Guest Author Interview with Dan Melson!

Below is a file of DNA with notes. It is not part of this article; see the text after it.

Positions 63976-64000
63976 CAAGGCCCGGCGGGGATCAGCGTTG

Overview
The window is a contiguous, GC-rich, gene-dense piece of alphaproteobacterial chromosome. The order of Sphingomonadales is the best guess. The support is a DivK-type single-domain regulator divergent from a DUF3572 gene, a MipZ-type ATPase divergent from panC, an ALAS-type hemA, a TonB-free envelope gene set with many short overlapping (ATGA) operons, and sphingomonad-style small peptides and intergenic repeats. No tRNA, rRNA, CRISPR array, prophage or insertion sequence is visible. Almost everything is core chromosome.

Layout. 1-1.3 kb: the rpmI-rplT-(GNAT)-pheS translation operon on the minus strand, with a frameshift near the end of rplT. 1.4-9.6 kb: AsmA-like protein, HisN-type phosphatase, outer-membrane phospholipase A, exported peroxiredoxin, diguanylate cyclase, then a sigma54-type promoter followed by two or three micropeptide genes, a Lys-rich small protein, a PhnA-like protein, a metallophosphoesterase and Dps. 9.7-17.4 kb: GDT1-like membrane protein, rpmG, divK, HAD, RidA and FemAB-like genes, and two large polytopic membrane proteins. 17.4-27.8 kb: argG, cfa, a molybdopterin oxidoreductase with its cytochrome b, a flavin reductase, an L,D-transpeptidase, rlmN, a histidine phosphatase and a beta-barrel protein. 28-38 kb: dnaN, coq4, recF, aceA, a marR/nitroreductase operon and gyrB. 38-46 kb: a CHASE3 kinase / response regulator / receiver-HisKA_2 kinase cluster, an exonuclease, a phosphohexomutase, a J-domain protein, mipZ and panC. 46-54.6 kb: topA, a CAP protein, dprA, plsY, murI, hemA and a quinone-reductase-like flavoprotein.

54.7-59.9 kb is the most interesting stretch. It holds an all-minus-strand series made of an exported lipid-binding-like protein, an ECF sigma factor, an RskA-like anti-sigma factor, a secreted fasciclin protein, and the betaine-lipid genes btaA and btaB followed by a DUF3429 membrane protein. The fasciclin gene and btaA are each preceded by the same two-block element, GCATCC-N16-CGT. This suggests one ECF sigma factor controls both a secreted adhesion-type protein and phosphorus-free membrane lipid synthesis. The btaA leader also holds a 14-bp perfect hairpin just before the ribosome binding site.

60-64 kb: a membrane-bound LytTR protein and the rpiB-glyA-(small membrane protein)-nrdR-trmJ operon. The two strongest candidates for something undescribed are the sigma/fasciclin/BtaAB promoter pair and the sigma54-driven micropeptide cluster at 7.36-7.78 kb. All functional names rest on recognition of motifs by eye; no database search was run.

Thank you so much to author, Dan Melson, for taking the time to answer some questions for us. We appreciate it, and we know that your readers will as well! 1. What inspired you to write this book? Answer: The Man From Empire was my first published book. I’d been building to it for decades. The universe it’s set in had been something I’d been developing for over thirty years. There is a huge and massive backstory, even the measurements have nothing to do with any Earth standard. I’d written two novels and some short stories in the eighties, realized the problems with them, and decided to wait a while. I think the critical element that made me start writing again was reading several books in a row that were absolute excrement but fit the agenda of the publishing industry’s gatekeepers. 2. Can you tell me about the book? Answer: From the viewpoint character, Grace, it’s really a coming of age story spurred by culture shock. She’s never really questioned anything in her life before, and suddenly someone calls it all into doubt. The main point of dramatic tension is a ‘needle in a haystack’ problem complicated by an intelligence duel as the two sides try to find information that will give them an advantage over the other. 3. What is your writing process like? Answer: My day job is one of those that eats your life without warning whenever it can, so I try to find time to write when I can. It generally takes me about six months to write a novel, as measured between completed books. While I’m usually working on several projects at once, it seems to be about six months between completions. I originally started out as a fairly meticulous planner, but after I had four books hijacked to one extent or another by characters who stood up in my head and thought of something better, I relaxed a little bit. I still plot – I know the characters, the starting point, the ending point, and the major gates we have to pass through between, but I’ve relaxed as to the degree of plotting I do beforehand. 4. Was the character inspired by a real person? If so, who? Answer: Grace isn’t really inspired by a single person, although her family situation is based upon things I’ve observed repeatedly within the culture she hails from. The other major character in the book, ScOsh, is from a long way away from Earth. When you read the story, you’ll know there cannot be any way he was inspired by a single person on Earth. It took years of effort to put together the society and culture he hails from. 5. What do you think happened to the characters after the book ended? Answer: You’re going to have to read Book Two, A Guardian From Earth, to get the answer to that question. Grace goes through some major changes in the last half of The Man From Empire, and A Guardian From Earth shows how she deals with them. 6. Does writing energize or exhaust you? Answer: It depends upon the session. Usually some of each. Interesting character inspired developments and ploy complications energize me. Writing a good climactic scene wrings me out. 7. What are common traps for aspiring writers? Answer: The worst is not starting. The second worst is not persisting. Calvin Coolidge was right about that. Nothing is more common than talented people who are failures. 8. What is your writing Kryptonite? Answer: Marketing and social media in general. I waste far too much time on the latter even when I genuinely need a break. And I’m desperately trying to improve my marketing effectiveness. 9. Do you try more to be original or to deliver to readers what they want? Answer: I am trying to be something other than flavor of the month. I try to write original stories that show you something from a different point of view. I want my characters and their antagonists to think, to have consequences and effective opposition. Baking those into the mix probably takes more time than anything else. 10. Do you want each book to stand on its own, or are you trying to build a body of work with connections between each book? Answer: I tend to write series of three or four books. Eight of my nine published thus far are explicitly set within the same universe (Empire of Humanity), even though they are in three distinct series. The ninth has some minor points of contact. I’m just finishing my first book with no visible connections to the others. I tend to write at least one other novel between novels in the same series. As a result, right now I have three – soon to be four – series in progress. Rediscovery is complete as far as I know – I have no plans to expand it. Preparations for War has two books out and the third will probably be my next project. Whether there’s a fourth will depend upon whether I can make everything happen within the framework of the third. Politics of Empire has two books, and I’m planning two more. Connected Realms riffs off Moorcock’s Tanelorn and Zelazny’s Amber – it has one and I have at least two more planned, although one of them may end up being the start of yet another series. Gates to Faerie is an urban fantasy, and while I don’t have a second book planned yet, I’m pretty sure there will be more. 11. How many unpublished and half-finished books do you have? Answer: Three and a half that will probably stay unpublished forever. Three more with significant writing done, another four or five with significant notes. Bare ideas, probably ten or fifteen 12. What kind of research do you do, and how long do you spend researching before beginning a book? Answer: It varies. I’ve lived an interesting life at times, and have a lot of background information. I usually only have to research questions of special importance to make sure it’s right. 13. How long were you a part-time writer before you became a full-time one? Answer: I’m still a part time writer. Going on six years now. 14. How many hours a day do you write? Answer: It varies from none sometimes when the day job is eating my life to eight hours or more when I have a day that I can do so. 15. What period of your life do you find you write about most often? (child, teenager, young adult) Answer: I try not to write about my life. Most of the novels I write are centered on the lives of working adults. They might work in some highly unusual professions, but they are working adults. 16. What did you edit out of this book? Answer: About five thousand words of digression that wasn’t necessary for the plot or character development. A subplot with a now former boyfriend. 17. How do you select the names of your characters? Answer: I’m looking for something believable in context. I generally don’t embed messages in character names. If I want a Nigerian name, or a Mexican, or a Japanese, I find a list and pick. If it’s from a made up society, I try to have some sort of consistent format or style. 18. If you didn’t write, what would you do for work? Answer: I have two consumer guides out using information from my day job in real estate. 19. What was your hardest scene to write? Answer: In The Man From Empire, can’t tell you without spoiling the story. It’s at the end, you’ll know it when you get to it. In other stories, a nuclear exchange between China and Russia is the one I can tell you about. I just finished a scene in my newest work that might have been even worse, but again, I don’t want to spoil it. 20. How long on average does it take you to write a book? Answer: About six months between completions seems to be average. 21. Do you believe in writer’s block? Answer: I once had big name tell me real writers can’t afford writer’s block. If one project won’t come, switch to something else for a while. This advice has never failed me yet. 22. What works best for you: Typewriters, fountain pen, dictate, computer or longhand? Answer: Computer. I revise so much I almost cannot fathom how different it must have been on a typewriter. I’m just old enough that I had to do some schoolwork on typewriter before word processors became common and usable. Once I bought my first PC with a word processor, I never looked back. 23. When did it dawn upon you that you wanted to be a writer? Answer: Some time in college. It took a long time before I really started to work at it though. 24. How hard was it to sit down and actually start writing something? Answer: Once I’d made up my mind to do it, surprisingly easy. 25. Do you aim to complete a set number of pages or words each day? Answer: Fifteen hundred words per day is my goal. Given the way the day job works, I can’t be too upset when I miss it. 26. Do you set a plot or prefer going wherever an idea takes you? Answer: I plot. I’m willing to deviate from the planned course, especially when my characters come up with something better. 27. Do you read much and, if so, who are your favorite authors? Answer: I used to read a minimum of 100 books per year, every year. These days due to time constraints it’s more like 20. Favorite authors of all time are Robert Heinlein and Poul Anderson. Living favorites are David Brin, David Weber, and Jim Butcher. 28. What is the most important thing about a book, in your opinion? Answer: It needs to engage the reader in some way. The more ways it engages the reader, the better. Good plot, good characters, unusual situations – and consistent conditions within a universe or setting. 29. Do you recall the first ever book/novel you read? Answer: If we discard children’s books, there was a whole bunch of Arthurian legends my folks bought me when I was about four. I didn’t understand all of it at the time, but I grew into them. I truly am not certain about my first science fiction book, although it might have been one of Arthur C. Clarke’s. 30. How much of yourself do you put into your books? Answer: I’m a very logical person with a good technical background, and a lot of that shows. I try not to put too much of my personality or beliefs into them. 31. Who are your books mostly dedicated to? Answer: I don’t generally write dedications. 32. Who is the most supportive of your writing in your family? Answer: my wife, The World’s Only Perfect Woman 33. Writers are often believed to have a Muse, your thoughts on that? Answer: If I do, it’s heavily influenced by Monty Python 34. Is it true that authors write word-perfect first drafts? Answer: Not me. I can’t speak for anyone else, but I’ve never heard any really successful writers make the claim. 35. Did any of your books get rejected by publishers? Answer: Technically, no. I’ve been aware of some cultural gatekeeping in most traditional publishers since at least the mid nineties, and it’s only gotten worse. I heard Christopher Stasheff – who had many New York Times bestsellers back when it meant something – lament he was no longer politically correct enough to get a publishing contract. He was far from the only one. Given that I’m incapable of being politically correct, I went the self-publishing route. 36. What is your view on co-authoring books; have you done any? Answer: If it’s two or more equal collaborators a la Niven and Pournelle, great. More common these days, though, is a new writer being given a writing assignment in an established setting originally written by someone else. As a reader, I quickly caught on to the fact that these are not the same as the ones written by the original author, and stopped buying them. I haven’t bought one in decades. As an author, no thank you. 37. Is writing book series more challenging? Answer: Yes, in that you have to stay within the established canon and setting. However, it also gives you background and material you wouldn’t otherwise have to play off. Some of the best payoffs for some characters have been in second and third books in a series. 38. Does it get frustrating if you are unable to recall an idea you had in your mind some time earlier? Answer: I can usually get what I call an internal idea (within a story) back by reading what I was working on. A basic idea is tougher, so I try to save those in a specific folder on my computer. 39. Have you ever destroyed any of your drafts? Answer: No. 40. Can you tell us about your current projects? Answer: Finishing up The Gates to Faerie, an urban fantasy crossover set in Los Angeles and a Southern California analog. I’d intended to include more about the nature of the other side but it ended up digressing too badly so it will have to wait for a future book. After that is tentatively Setting the Board, book 3 of Preparations for War. Behind that, I have two Connected Realms projects, Book 3 of Politics of Empire, and a new project inspired by the Kipling poem Sons of Martha – although I might end up putting that one in the Gates of Faerie setting. 41. Had any of your literary teachers ever tell you growing up that you were going to become a published writer one day? Answer: One college professor thought I was good enough to encourage me. I wish I’d followed his advice decades sooner. 42. Were your parents reading enthusiasts who gave you a push to be a reader as a kid? Answer: Yes. I cannot remember a time when I didn’t know how to read, certainly well before my first entry into school. I’ve always had books. 43. Do you enjoy discussing upcoming ideas with your partner? If yes, how much do you value their inputs? Answer: I don’t have a writing partner. The World’s Only Perfect Woman is just as dedicated a reader as I am, though, and a wonderful editor. Sometimes I’ll run stuff in development by her for early feedback. 44. Have you ever turned a dream or a nightmare into a written piece? Answer: The Empire of Humanity is partially based upon a dream of a government that figures out why it can’t do what it can’t do and stops trying. 45. How can readers find out more info about you and your books? Answer: I have a blog at I used to use it for my day job, but not for years now. It try to update it at least weekly. My Amazon author page is My Books2Read author page is My facebook author page is